Posted on October 13, 2012
One of the many things I love about running is I am my competition. PR – “personal record” – has a nice ring to it – no matter how I place, it’s a “win” if I PR. Sometimes, simply feeling strong at the finish is cause for celebration, despite what the clock says. This is primarily because I’m not talented enough to compete for a top place. I did win my age division in a marathon once … but, it was a relatively small race the same weekend as the Boston marathon, and all the fast runners were out of town. While I usually aim to simply beat myself, I can take a perfectly good race experience and diminish it by comparing myself to others in the field. There are typically many who finish behind me, but also many who finish before me, and I start to wonder why I’m not faster. I don’t think I’m the only one who has these thoughts, and I was struck by a radio discussion touching on this after the recent London Olympics. A commentator who had visited with many of the medalists shared that, in many instances, bronze medalists felt happier than silver medalists. Why? The silver medalists were comparing themselves to the gold medalists, and the bronze medalists were comparing themselves to all the others who didn’t even make it on the podium.
… But when they measure themselves by one another, and compare themselves with one another, they are without understanding. 2 Corinthians 10:12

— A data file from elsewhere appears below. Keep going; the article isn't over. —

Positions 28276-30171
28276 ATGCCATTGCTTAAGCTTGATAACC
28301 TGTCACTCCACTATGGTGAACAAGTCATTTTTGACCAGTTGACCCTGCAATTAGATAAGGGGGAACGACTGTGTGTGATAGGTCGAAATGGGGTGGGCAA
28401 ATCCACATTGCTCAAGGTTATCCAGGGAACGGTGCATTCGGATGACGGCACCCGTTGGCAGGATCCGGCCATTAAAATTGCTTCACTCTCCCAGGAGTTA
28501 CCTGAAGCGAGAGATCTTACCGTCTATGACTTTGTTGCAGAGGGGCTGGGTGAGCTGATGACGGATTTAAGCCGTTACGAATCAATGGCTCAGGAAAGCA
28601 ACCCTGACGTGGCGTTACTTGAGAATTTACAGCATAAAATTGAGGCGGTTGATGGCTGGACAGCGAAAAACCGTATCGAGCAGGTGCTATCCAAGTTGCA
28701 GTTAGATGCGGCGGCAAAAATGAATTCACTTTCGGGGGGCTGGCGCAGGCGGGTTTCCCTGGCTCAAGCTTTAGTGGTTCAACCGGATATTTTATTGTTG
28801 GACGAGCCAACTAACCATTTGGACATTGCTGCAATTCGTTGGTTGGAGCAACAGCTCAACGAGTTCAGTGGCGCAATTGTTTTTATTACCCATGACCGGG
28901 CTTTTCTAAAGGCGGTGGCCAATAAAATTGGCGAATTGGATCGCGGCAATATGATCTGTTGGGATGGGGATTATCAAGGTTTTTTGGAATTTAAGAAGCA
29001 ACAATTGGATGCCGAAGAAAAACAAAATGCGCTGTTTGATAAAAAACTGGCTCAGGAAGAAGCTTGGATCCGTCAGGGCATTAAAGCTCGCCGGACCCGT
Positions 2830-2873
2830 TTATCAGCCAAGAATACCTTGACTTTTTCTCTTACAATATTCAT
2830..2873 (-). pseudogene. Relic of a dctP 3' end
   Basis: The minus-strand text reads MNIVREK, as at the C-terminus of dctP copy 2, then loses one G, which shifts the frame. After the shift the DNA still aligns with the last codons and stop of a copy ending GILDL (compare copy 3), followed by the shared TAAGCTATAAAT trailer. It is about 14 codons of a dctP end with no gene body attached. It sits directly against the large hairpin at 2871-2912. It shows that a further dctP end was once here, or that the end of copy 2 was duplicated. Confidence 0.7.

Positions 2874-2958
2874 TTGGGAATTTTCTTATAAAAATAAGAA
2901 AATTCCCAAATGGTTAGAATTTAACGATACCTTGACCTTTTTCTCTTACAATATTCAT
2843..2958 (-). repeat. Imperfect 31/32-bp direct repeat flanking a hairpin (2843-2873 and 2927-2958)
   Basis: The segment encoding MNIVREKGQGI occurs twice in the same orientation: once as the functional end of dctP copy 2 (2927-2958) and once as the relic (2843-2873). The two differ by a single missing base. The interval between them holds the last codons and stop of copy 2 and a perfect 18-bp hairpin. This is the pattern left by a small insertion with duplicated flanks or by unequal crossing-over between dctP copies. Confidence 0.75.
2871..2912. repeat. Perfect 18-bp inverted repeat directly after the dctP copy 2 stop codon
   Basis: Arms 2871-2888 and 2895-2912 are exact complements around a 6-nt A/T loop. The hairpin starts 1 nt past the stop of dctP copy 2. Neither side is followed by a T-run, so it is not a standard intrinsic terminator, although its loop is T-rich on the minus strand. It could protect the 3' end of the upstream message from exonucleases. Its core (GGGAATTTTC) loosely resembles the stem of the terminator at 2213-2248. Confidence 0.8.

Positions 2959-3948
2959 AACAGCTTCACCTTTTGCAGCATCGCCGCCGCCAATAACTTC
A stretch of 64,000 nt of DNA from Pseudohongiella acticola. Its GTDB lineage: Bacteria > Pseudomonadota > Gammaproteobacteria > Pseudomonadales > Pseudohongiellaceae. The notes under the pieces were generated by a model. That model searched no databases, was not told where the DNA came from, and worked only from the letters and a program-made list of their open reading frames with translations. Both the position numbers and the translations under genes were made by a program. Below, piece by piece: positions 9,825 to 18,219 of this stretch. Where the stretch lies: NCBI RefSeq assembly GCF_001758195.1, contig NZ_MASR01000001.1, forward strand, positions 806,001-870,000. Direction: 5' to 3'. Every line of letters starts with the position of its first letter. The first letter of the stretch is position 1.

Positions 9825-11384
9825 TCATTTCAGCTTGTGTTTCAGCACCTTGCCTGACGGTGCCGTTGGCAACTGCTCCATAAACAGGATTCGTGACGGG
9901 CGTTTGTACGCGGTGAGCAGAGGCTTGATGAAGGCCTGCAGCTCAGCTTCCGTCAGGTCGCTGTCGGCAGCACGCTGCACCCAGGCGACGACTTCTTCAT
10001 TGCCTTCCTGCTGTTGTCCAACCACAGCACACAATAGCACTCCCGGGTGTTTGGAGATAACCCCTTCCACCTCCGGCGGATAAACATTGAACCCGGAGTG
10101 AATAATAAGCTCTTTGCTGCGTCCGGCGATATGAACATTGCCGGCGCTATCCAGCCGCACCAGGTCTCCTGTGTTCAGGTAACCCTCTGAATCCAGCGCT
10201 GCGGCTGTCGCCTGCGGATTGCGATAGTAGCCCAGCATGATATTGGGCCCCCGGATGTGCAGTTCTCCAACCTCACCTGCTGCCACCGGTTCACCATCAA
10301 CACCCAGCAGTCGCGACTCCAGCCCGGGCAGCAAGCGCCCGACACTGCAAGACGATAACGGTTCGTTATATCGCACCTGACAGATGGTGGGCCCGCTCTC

One of my all-time favorite pastors – a runner, incidentally – once stated in his homily that we should not compare ourselves to anyone but Jesus. I compare myself to others all the time, and it’s a waste of time and a distraction. I either get very mistakenly puffed up or erroneously downtrodden when I size myself up against my perception of another. God made us all different with unique experiences, circumstances, and Spiritual gifts, and it’s therefore unproductive to compare myself to others. Don’t get me wrong – I’m surrounded by people who inspire and encourage me daily, and my decisions and behavior are influenced by them. Many historical and present day heroes exemplify lives well-lived, and I have much to learn from them. In the end, however, it won’t matter how I compare to others, but it will matter how I size up to what God’s asked of me. He’s provided rules to live by, the Holy Spirit as a counsel and guide, and Jesus as a human standard by which I may measure myself. I’m not capable of getting it all right on my own, but that’s no reason to stop aiming to be more Christ-like. Likewise, I’ll never be a star runner, but I intend to strive for improvement until God decides my running shoes have logged their last mile.
Dear God, please help me want to measure myself with Your standard and avoid comparing myself to anyone other than You.